Why don't I want to write this? Because no one wants to dispute the interpretation of a well-meaning cancer patient who is trying to help people. And no one wants to make a difficult situation any harder. But news stories about health -- particularly on television -- are too driven by powerful personal anecdotes. The public deserves more nuance.

Follow us on Twitter @CNNOpinion.

Join us on Facebook/CNNOpinion.

The opinions expressed in this commentary are solely those of H. Gilbert Welch

ADVERTISEMENT
Part of complete coverage on
updated 11:30 PM EST, Sun December 28, 2014
Les Abend: Before we reach a conclusion on the outcome of AirAsia Flight QZ8501, it's important to understand that the details are far too limited to draw a parallel to Flight 370
updated 8:27 PM EST, Fri December 26, 2014
The ability to manipulate media and technology has increasingly become a critical strategic resource, says Jeff Yang.
updated 11:17 AM EST, Fri December 26, 2014
Today's politicians should follow Ronald Reagan's advice and invest in science, research and development, Fareed Zakaria says.
updated 8:19 AM EST, Fri December 26, 2014
Artificial intelligence does not need to be malevolent to be catastrophically dangerous to humanity, writes Greg Scoblete.
updated 10:05 AM EST, Fri December 26, 2014
Historian Douglas Brinkley says a showing of Sony's film in Austin helped keep the city weird -- and spotlighted the heroes who stood up for free expression
updated 8:03 AM EST, Fri December 26, 2014
Tanya Odom that by calling only on women at his press conference, the President made clear why women and people of color should be more visible in boardrooms and conferences
updated 6:27 PM EST, Sat December 27, 2014
When oil spills happen, researchers are faced with the difficult choice of whether to use chemical dispersants, authors say
updated 1:33 AM EST, Thu December 25, 2014
Danny Cevallos says the legislature didn't have to get involved in regulating how people greet each other
updated 6:12 PM EST, Tue December 23, 2014
Marc Harrold suggests a way to move forward after the deaths of NYPD officers Wenjian Liu and Rafael Ramos.
updated 8:36 AM EST, Wed December 24, 2014
Simon Moya-Smith says Mah-hi-vist Goodblanket, who was killed by law enforcement officers, deserves justice.
updated 2:14 PM EST, Wed December 24, 2014
Val Lauder says that for 1,700 years, people have been debating when, and how, to celebrate Christmas
updated 3:27 PM EST, Tue December 23, 2014
Raphael Sperry says architects should change their ethics code to ban involvement in designing torture chambers
updated 10:35 PM EST, Tue December 23, 2014
Paul Callan says Sony is right to call for blocking the tweeting of private emails stolen by hackers
updated 7:57 AM EST, Tue December 23, 2014
As Christmas arrives, eyes turn naturally toward Bethlehem. But have we got our history of Christmas right? Jay Parini explores.
updated 11:29 PM EST, Mon December 22, 2014
The late Joe Cocker somehow found himself among the rock 'n' roll aristocracy who showed up in Woodstock to help administer a collective blessing upon a generation.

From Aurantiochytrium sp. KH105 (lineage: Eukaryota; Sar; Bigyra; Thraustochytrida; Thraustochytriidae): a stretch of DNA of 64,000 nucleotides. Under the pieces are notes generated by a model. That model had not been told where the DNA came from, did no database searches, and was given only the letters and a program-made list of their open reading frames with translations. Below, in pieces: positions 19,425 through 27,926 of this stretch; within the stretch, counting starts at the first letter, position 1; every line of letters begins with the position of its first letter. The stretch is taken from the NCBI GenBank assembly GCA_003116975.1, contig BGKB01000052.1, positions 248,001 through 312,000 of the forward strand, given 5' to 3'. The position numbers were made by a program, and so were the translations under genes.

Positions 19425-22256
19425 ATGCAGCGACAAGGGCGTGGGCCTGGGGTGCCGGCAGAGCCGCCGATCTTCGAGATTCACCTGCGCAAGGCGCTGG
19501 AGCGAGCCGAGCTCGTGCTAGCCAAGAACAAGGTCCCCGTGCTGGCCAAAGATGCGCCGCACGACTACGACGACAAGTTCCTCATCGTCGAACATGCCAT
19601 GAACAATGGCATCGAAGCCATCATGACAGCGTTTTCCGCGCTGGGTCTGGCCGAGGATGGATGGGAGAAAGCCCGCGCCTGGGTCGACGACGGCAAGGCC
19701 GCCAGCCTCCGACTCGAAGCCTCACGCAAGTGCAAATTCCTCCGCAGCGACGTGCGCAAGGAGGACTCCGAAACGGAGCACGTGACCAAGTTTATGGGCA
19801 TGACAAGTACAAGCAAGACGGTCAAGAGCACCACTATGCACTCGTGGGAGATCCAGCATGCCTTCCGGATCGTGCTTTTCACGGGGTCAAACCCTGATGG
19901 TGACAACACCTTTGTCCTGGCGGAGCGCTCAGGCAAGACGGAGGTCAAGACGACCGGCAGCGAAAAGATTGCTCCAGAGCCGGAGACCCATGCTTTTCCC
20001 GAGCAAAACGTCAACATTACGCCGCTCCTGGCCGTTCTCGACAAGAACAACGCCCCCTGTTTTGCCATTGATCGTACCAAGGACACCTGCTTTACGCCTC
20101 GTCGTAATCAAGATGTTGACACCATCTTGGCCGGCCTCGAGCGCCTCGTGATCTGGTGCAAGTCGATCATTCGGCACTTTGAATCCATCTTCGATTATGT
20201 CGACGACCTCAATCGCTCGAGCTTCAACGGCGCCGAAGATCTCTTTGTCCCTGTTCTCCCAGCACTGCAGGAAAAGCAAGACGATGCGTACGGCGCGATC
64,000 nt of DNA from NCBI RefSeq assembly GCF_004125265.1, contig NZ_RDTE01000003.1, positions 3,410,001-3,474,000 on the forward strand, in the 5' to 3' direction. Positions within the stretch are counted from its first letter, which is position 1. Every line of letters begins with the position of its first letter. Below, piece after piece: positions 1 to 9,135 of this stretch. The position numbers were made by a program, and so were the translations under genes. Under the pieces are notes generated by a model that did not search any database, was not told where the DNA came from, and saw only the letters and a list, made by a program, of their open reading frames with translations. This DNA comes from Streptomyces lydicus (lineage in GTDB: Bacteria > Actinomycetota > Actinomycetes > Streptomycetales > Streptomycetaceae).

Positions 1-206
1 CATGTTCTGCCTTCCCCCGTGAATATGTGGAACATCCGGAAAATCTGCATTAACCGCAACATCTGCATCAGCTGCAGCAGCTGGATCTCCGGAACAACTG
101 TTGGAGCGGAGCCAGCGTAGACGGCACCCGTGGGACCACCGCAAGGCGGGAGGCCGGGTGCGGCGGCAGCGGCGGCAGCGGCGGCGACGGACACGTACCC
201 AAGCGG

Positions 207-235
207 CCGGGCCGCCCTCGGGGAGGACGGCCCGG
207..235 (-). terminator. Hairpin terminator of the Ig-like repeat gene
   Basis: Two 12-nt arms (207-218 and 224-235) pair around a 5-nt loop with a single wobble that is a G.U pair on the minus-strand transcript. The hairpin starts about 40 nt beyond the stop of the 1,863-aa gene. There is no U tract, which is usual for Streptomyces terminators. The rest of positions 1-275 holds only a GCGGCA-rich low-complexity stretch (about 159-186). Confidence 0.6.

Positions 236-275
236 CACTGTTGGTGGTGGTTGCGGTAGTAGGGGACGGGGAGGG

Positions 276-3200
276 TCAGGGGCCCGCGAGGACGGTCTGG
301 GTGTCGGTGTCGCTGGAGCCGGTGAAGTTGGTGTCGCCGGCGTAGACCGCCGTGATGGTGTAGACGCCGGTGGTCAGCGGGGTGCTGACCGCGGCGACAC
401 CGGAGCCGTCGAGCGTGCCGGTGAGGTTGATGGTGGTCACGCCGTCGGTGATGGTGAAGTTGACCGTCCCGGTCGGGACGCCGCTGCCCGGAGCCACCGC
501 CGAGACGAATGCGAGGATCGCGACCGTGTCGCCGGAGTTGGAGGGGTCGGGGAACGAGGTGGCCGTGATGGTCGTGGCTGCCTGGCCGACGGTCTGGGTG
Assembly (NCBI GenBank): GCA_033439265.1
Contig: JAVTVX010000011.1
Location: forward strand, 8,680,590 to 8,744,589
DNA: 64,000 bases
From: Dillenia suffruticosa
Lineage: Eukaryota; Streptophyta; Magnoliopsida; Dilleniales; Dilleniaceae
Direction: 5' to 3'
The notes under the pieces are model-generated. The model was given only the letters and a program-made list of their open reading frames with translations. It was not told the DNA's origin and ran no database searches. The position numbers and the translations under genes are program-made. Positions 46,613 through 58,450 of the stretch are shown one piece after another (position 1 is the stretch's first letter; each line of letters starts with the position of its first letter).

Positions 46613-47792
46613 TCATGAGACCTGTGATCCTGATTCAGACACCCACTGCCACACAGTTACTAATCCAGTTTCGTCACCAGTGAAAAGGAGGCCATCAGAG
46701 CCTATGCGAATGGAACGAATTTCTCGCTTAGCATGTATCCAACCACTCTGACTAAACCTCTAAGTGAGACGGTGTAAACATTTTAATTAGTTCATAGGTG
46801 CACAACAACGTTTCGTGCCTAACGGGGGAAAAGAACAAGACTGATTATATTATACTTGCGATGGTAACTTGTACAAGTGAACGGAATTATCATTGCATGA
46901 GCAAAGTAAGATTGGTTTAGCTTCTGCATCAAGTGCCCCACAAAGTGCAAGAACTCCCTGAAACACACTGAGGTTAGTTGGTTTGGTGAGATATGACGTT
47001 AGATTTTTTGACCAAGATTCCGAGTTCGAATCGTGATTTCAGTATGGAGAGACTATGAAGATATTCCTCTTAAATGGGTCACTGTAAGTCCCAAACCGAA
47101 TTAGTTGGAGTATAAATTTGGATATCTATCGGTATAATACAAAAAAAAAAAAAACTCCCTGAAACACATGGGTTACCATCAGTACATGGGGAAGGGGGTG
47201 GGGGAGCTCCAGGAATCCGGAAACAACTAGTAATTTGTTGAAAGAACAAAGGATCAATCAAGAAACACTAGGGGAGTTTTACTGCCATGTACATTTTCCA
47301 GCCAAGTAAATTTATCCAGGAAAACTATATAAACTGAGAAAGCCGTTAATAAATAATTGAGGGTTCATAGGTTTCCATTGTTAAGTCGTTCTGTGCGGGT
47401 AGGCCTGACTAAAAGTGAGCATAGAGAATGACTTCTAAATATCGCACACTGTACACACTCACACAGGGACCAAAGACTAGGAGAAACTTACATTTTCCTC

updated 4:15 PM EST, Tue December 23, 2014
History may not judge Obama kindly on Syria or even Iraq. But for a lame duck president, he seems to have quacking left to do, says Aaron Miller.
updated 1:11 PM EST, Tue December 23, 2014
Terrorism and WMD -- it's easy to understand why these consistently make the headlines. But small arms can be devastating too, says Rachel Stohl.
updated 1:08 PM EST, Mon December 22, 2014
Ever since "Bridge-gate" threatened to derail Chris Christie's chances for 2016, Jeb Bush has been hinting he might run. Julian Zelizer looks at why he could win.
updated 1:53 PM EST, Sat December 20, 2014
New York's decision to ban hydraulic fracturing was more about politics than good environmental policy, argues Jeremy Carl.
updated 3:19 PM EST, Sat December 20, 2014
On perhaps this year's most compelling drama, the credits have yet to roll. But we still need to learn some cyber lessons to protect America, suggest John McCain.
updated 5:39 PM EST, Mon December 22, 2014
Conservatives know easing the trade embargo with Cuba is good for America. They should just admit it, says Fareed Zakaria.
updated 8:12 PM EST, Fri December 19, 2014
We're a world away from Pakistan in geography, but not in sentiment, writes Donna Brazile.
updated 12:09 PM EST, Fri December 19, 2014
How about a world where we have murderers but no murders? The police still chase down criminals who commit murder, we have trials and justice is handed out...but no one dies.
updated 6:45 PM EST, Thu December 18, 2014
The U.S. must respond to North Korea's alleged hacking of Sony, says Christian Whiton. Failing to do so will only embolden it.
updated 4:34 PM EST, Fri December 19, 2014
President Obama has been flexing his executive muscles lately despite Democrat's losses, writes Gloria Borger
ADVERTISEMENT
ADVERTISEMENT
ADVERTISEMENT
ADVERTISEMENT